4 Factors Required for Productivity Improvements in Maintenance

I read a new article by McKinsey & Company about work management productivity improvements in asset-intensive industries last month. The reason I’m writing about it now is: a key message in the research resonates with me: “when seeking to implement a work management application, there are some common, critical factors for success“.

Here I’ll look at what these critical success factors are. This includes findings from McKinsey’s article and my own experience implementing a range of CMMS, Mobile, Planning & Scheduling, Budgeting applications – all very effective at boosting your productivity.

  • Optimise work management processes first.
  • Take a holistic view when designing processes .
  • Software integration is critical.
  • Change management is key.

Factor 1:  Optimise Work Management Processes First

Whether it’s a mobility tool, budgeting application or scheduler, when charged with the task of implementing process improvement, many start out their project by looking at software features and functionality. 

This can be a great starting point. It helps you to grasp what’s possible with products available off the shelf, as well as time and budget requirements for implementation. 

But at some point, the business is going to have to identify gaps in processes and define workflows. Ideally, the design process is done before the point of implementation, or in synch with your software review. That’s because defining what you need to do (process) before you implement your solution (software and change management) will: 

  • Provide clarity around the ‘nice to haves’ vs ‘must have’ features – making the software selection process much easier.
  • Prevent the digitisation of old problem processes.
  • Engage all stakeholders in the process early on. This is much more effective for generating buy-in, adoption and a successful change management. 
  • Help you to leverage strengths and navigate any weaknesses in the software once you’re in the implementation phase of your project.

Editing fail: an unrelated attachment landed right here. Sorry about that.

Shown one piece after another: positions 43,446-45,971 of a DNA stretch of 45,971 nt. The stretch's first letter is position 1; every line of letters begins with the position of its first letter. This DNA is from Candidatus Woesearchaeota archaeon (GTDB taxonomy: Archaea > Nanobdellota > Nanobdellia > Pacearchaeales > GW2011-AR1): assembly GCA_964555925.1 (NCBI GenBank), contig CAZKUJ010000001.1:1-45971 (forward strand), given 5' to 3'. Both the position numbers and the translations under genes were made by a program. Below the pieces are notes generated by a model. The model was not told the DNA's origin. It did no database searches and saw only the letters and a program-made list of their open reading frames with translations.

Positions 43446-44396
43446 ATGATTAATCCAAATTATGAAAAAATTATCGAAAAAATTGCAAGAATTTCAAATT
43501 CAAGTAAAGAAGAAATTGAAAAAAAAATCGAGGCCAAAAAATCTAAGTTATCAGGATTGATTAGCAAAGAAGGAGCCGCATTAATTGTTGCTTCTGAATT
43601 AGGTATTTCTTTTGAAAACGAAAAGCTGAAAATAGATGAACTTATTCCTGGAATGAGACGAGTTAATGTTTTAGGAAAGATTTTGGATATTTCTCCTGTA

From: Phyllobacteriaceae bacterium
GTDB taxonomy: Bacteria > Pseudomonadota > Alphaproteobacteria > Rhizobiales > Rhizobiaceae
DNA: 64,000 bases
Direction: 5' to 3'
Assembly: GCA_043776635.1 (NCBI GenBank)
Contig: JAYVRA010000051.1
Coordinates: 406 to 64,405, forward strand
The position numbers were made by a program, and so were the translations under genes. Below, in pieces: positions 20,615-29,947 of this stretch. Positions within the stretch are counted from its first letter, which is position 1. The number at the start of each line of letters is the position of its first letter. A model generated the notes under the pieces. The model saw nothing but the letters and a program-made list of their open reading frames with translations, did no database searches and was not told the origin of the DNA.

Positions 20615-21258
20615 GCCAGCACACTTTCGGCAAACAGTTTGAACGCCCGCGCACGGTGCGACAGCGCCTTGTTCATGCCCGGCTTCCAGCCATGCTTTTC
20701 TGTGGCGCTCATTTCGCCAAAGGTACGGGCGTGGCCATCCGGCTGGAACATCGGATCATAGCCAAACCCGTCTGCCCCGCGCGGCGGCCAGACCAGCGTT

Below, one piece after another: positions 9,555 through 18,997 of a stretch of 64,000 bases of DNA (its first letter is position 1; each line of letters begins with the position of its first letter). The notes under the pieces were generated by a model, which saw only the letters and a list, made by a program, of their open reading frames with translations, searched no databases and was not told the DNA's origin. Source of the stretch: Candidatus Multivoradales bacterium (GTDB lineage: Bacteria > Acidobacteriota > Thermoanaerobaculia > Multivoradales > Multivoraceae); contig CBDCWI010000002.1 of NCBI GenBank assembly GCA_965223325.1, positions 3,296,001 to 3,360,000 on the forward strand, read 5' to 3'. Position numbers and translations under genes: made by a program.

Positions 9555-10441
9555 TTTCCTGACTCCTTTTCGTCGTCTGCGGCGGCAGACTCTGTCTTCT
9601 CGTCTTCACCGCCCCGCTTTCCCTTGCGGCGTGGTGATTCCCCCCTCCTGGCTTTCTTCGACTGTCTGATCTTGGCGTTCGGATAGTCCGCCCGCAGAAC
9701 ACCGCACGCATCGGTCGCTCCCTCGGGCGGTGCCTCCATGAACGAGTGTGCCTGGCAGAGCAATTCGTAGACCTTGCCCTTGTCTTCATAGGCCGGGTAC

Know your destination before you get going….

If you’ve selected a software partner, this design process can sometimes be done in collaboration with their team. However, a vendor’s ideal workflows may compliment the product they’re supporting, rather than your business. In an ideal state, you bring in a third party who is software agnostic. Third parties are more likely to be up-to-date with best practices and learnings from other projects and thus, can help you avoid the failures seen in the past. 

So, where to start on re-designing process? 

The best place to start is to understand the specific areas of the work management lifecycle where your software can add value. 

This means understanding what works, and what doesn’t in your current process so you:

  • Know what’s not working: So that no inefficient, ineffective or worthless (non-valuable) processes become embedded in the new system.
  • Know your areas of focus: Staged software implementations are more successful than those that attempt to do everything at once, (this is only ideal if you have a strong and time rich management team). If you effectively prioritise your roll-out on priority areas that will demonstrate quick wins, cost savings, QA or efficiency improvements within 6 months, the new system will achieve value and generate positive momentum for subsequent stages of the project. Or you may re-invest returns gained through productivity improvements in the next stage of the project. 

To do this:

  1. Identify tasks required to complete a process.
  2. Communicate and project manage those identified tasks.
  3. Capture feedback from as many representatives across the entire process as possible.
  4. Test different scenarios to build robust processes.
  5. Take a holistic look at value creation (see my next point)

Factor 2: Take a Holistic look at Value Creation

When redesigning your work management processes, it’s important to take both a ‘top down’ and ‘bottom up’ approach to the task so that: 

  1. Value is realised by supporting business strategy (when talking work management productivity, this is usually a combination of increased throughput, cost savings, quantified time savings and simplified tools and routines).
  2. You improve rates of acceptance by optimising the solution for your users (there’s no point implementing a new tech or process if everyone continues to do things their own way).